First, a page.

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Prime Minister Najib Mikati, fearful of an international backlash if his new government totally rejected the work of the STL, was at odds for weeks with Nasrallah over the best approach to take toward the tribunal, with Nasrallah demanding a cut off in funding for the court, as well as total non-cooperation with its investigation. For the time being at least, Nasrallah appears to have acceded to the necessity of appearing to cooperate with the STL — at least until the government can gain a vote of confidence in the parliament and the policy statement approved.
STL chief prosecutor Daniel Bellemare made it clear that these four indictments were only the beginning. Sources told Lebanon’s Daily Star that the indictments contained arrest warrants for other, non-Lebanese suspects. It is widely believed that members of Syrian intelligence, as well as Palestinian terrorists, will also be named in the indictments, although it appears to be less likely that high-ranking members of the government of Bashar Assad will face trial. It is also thought that any indictment of Syrian nationals has been put on hold due to the unrest in that country.
The very first report on the assassination submitted by German judge Detlev Mehlis back in 2006 indicated that the list of suspects would be a long one. Mehlis’ report concluded, “Given the infiltration of Lebanese institutions and society by the Syrian and Lebanese intelligence services working in tandem, it would be difficult to envisage a scenario whereby such a complex assassination plot could have been carried out without their knowledge.”
At the top of the list was President Assad’s brother-in-law Asef Shawkat, head of Syrian military intelligence at the time of the report, now chief of staff to the president. In 2005, Shawkat was chief of Syrian intelligence in Lebanon, and it is believed to be an impossibility that such a massive plot could be carried out without his direct knowledge. Other suspects include the notorious Ahmad Jabril, head of the Popular Front for the Liberation of Palestine – General Command (PFLP-GC), and the current Lebanese intelligence chief Colonel Wissam al-Hasan who was Hariri’s chief of security at the time of the assassination. It is unlikely that Hasan will be indicted due to political considerations and his close relationship with Rafiq Hariri’s son Saad.
There were at least eight major conspirators, according to evidence unearthed by a lone, dedicated Lebanese army captain, who, without the aid of sophisticated computers (he used Excel spreadsheets), ferreted out the phone networks used by Hezbollah to track Hariri and carry out the assassination. It was a spectacular feat of detective work considering that the United Nations tasked a British computer company to go through every telephone call made in Lebanon for a year previous to the assassination in order to detect patterns in the calls that would point to the perpetrators.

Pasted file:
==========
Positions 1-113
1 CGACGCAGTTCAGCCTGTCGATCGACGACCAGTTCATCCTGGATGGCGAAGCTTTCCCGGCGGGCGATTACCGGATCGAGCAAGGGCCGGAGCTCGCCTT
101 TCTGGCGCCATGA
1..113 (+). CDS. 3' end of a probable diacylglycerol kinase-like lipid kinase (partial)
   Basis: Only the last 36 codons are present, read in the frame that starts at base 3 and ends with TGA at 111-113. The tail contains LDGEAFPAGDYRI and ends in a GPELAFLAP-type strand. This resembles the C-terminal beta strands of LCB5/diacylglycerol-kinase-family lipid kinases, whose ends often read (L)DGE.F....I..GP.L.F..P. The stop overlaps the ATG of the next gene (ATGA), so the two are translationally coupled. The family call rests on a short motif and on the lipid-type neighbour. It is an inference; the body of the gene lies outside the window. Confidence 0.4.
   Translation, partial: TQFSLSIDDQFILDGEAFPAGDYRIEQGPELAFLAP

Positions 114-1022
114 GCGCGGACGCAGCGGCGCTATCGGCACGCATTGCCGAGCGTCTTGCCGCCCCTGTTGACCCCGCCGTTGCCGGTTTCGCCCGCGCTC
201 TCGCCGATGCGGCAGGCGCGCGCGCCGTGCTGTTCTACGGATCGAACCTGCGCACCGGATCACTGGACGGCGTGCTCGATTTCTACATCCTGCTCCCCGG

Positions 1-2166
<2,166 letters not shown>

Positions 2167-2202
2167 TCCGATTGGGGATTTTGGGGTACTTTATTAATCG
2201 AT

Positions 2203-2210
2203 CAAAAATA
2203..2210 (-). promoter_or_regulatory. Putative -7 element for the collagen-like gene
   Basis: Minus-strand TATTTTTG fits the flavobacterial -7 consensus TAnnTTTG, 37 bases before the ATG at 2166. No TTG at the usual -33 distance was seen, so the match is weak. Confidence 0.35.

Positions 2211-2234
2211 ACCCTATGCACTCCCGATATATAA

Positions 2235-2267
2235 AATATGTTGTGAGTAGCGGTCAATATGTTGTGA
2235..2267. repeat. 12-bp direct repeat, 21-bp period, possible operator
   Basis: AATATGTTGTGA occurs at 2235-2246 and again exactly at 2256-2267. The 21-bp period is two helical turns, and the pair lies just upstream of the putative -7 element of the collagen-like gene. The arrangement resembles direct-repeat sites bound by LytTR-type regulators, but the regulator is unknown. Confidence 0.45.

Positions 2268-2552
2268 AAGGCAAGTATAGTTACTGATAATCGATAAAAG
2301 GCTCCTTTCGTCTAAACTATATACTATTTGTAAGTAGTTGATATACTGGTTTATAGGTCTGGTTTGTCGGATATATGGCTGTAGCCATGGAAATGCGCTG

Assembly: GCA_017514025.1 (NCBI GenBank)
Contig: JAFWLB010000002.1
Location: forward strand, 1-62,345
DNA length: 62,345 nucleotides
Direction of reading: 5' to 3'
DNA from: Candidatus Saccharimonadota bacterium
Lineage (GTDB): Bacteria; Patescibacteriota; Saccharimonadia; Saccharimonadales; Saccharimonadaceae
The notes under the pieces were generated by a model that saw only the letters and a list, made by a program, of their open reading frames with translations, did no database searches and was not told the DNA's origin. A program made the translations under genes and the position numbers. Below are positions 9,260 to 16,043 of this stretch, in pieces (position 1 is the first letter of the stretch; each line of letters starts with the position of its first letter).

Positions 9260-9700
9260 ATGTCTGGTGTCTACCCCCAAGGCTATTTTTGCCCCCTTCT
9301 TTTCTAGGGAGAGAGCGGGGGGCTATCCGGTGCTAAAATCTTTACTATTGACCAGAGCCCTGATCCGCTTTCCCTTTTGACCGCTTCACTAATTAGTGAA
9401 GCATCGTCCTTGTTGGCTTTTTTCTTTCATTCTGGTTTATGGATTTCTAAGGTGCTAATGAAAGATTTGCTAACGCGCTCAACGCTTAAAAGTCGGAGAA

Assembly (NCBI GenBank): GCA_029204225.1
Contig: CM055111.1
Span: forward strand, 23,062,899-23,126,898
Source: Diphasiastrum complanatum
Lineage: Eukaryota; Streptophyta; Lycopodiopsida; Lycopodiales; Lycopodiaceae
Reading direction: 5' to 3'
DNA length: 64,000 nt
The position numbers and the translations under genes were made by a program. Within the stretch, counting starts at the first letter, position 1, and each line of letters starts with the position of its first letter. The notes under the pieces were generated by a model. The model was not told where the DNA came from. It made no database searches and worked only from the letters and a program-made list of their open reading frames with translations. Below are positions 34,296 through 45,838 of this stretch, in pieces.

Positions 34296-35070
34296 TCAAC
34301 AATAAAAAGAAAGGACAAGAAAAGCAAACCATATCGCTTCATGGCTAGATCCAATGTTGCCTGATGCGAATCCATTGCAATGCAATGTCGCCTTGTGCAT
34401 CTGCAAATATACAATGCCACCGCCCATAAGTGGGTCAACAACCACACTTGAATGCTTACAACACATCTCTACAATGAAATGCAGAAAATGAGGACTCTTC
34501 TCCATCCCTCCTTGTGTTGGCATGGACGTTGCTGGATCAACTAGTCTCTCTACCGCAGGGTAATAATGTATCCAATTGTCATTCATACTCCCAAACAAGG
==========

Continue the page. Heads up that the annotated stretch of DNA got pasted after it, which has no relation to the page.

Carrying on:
Captain Wissam Eid supplied the STL with his evidence a full year before the tribunal’s sophisticated analysis came up with the same answer: at least four networks operating in Lebanon, all connected to Hezbollah, were ultimately responsible for Hariri’s death.
The UN investigators were astonished at Eid’s work and actually considered him a suspect for a time. But he was able to satisfy the investigators that he had, indeed, cracked the case.
Captain Eid was murdered by a car bomb on January 25, 2008. For him, and the dozens of other anti-Syrian Lebanese who have been killed or wounded since Hariri’s death, there will be no justice, despite the STL being tasked with solving those murders as well. Journalists, members of parliament, cabinet ministers, army officers like Captain Eid, and civic leaders have all been victims of Syrian-Hezbollah atrocities. Given the politicized nature of the STL in Lebanon, it is unlikely that any of those murders will ever be solved.
The same can probably be said of the Hariri slaying. With the Syrian-Hezbollah noose tightening around Lebanon, and the slipshod methods of Bellemare (staffers say he appears more interested in the trappings of the office than in getting to the bottom of the Hariri assassination), the prospects for any trials resulting from the indictments handed down are bleak.
Even Saad Hariri, former prime minister until the Hezbollah bloodless coup earlier this year, seems resigned to never getting justice for his father’s killing. He has already absolved Syria of any role in the assassination, despite insisting for years that President Assad was behind his father’s death.
And despite his claim that he wants to see the work of the STL go forward, his heart does not appear to be in the effort. In the end, with the prospect of sectarian strife as a result of the indictments still looming large, even the younger Hariri realizes that the precarious nature of Lebanese society demands that certain truths not be uttered lest they set off a chain of events that would be catastrophic for the peace and stability of Lebanon. The memories of Lebanon’s vicious and bloody civil war in the 1980s is too fresh in the minds of today’s political leaders to allow such a tragedy to start up again.
Hezbollah and their masters in Damascus and Tehran fully realize this and are getting away with murder. They are able to do so because they have the guns and have demonstrated a willingness to use them in order to achieve their goals. And the STL, the international community, and the opposition in Lebanon all seem powerless to change that stark reality.
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